An effusion is “the escape of fluid into a part or tissue, as an exudation or a transudation.”  An exudation is “the escape of fluid, cells, or cellular debris, from the blood vessels and their deposition in or on the tissues, usually due to inflammation.”  Inflammation may occur due to trauma or surgery.  Blood vessel walls become more permeable or may be compromised. Fluid and cells can thus escape from the artery or vein into the surrounding area. Transudation refers to the passage of fluid across a membrane or tissue surface (e.g. the synovial lining of the knee joint), which may or may not be due to inflammation. In physical therapy, we commonly see a joint effusion where fluid has accumulated in the joint.  This may follow a knee or shoulder surgery or an ankle sprain, for example.
Ecchymosis refers to “a small hemorrhagic spot in skin or mucous membrane, forming a nonelevated, rounded or irregular, blue or purplish patch.” This is a medical term for  bruising which is defined as “a superficial injury produced by impact without laceration.” Both describe blood leaking into the surrounding tissue. You know this one!  Remember biting your cheek when you were chewing gum?  Your mucous membrane inside your mouth went blue.  Next time you do it tell who you are with that you have just created some ecchymosis in the mucous membrane of your cheek!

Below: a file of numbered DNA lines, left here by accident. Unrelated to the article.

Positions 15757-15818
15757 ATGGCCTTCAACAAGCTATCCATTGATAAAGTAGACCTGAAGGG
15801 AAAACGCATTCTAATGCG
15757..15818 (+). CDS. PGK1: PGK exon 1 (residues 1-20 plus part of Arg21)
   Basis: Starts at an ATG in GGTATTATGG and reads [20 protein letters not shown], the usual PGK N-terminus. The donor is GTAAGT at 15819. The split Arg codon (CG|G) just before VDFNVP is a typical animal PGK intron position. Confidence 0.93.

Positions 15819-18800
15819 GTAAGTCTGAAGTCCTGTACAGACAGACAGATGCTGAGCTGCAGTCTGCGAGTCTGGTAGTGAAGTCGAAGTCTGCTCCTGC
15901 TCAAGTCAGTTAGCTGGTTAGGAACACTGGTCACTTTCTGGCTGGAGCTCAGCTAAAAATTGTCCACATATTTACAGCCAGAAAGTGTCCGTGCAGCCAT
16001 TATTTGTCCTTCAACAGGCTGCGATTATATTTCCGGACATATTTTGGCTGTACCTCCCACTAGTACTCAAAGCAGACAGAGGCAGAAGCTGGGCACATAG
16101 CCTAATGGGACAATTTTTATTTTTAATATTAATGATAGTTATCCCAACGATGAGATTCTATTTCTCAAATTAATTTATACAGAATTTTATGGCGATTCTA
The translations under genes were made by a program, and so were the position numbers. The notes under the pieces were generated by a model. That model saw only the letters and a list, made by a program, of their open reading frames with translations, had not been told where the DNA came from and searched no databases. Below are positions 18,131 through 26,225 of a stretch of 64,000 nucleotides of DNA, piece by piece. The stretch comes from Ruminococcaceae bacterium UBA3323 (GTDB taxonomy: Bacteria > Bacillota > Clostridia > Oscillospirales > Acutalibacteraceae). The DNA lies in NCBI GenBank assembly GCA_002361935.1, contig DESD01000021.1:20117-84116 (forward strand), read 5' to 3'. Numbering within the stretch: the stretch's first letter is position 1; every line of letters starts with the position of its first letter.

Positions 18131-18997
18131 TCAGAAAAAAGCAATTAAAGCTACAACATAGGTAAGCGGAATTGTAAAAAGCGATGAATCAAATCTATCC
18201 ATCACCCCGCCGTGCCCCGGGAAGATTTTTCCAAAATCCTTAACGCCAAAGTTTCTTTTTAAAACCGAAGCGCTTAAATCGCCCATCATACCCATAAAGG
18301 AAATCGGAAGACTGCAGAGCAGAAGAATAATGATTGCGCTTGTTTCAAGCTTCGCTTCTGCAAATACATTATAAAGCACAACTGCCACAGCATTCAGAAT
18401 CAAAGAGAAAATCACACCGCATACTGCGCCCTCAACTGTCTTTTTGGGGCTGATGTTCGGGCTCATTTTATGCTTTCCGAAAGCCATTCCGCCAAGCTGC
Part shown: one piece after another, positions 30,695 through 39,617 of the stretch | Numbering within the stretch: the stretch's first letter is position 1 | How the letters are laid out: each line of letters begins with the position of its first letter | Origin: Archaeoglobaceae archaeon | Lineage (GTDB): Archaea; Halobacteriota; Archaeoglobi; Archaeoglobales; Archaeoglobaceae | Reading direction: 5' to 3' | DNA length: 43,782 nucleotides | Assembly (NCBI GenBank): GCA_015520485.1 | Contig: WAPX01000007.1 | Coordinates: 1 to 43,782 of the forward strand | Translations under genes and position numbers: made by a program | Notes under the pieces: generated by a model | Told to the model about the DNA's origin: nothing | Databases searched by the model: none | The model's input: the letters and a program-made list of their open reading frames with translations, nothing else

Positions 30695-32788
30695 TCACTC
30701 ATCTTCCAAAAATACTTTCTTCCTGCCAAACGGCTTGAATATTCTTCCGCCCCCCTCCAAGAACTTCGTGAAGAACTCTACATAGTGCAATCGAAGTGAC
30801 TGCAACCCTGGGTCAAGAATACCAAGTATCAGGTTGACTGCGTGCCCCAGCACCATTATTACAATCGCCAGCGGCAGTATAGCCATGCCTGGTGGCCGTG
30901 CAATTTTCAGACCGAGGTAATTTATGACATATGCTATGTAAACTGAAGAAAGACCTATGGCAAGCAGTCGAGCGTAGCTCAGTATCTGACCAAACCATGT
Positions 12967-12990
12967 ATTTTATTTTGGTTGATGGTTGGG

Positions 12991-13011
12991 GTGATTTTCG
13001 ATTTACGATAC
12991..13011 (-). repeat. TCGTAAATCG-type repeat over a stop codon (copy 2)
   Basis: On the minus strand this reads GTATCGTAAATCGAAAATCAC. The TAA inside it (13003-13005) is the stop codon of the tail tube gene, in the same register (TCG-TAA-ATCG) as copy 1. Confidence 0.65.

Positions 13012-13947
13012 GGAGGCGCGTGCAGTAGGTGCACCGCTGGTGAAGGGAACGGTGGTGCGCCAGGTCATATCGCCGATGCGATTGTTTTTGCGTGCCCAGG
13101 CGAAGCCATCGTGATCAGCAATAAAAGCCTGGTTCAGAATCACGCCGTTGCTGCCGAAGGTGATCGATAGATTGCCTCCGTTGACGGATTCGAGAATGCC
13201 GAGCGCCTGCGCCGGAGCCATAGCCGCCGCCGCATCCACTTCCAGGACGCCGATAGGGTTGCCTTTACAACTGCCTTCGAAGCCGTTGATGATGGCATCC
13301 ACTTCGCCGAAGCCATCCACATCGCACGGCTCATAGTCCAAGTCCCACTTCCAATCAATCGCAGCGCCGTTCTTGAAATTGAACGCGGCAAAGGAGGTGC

In summary, based on the above definitions, you can safely say that swelling refers to the enlargement of the body part involved and the swelling is due to fluid accumulation (edema, effusion) or blood accumulation (ecchymosis, bruising).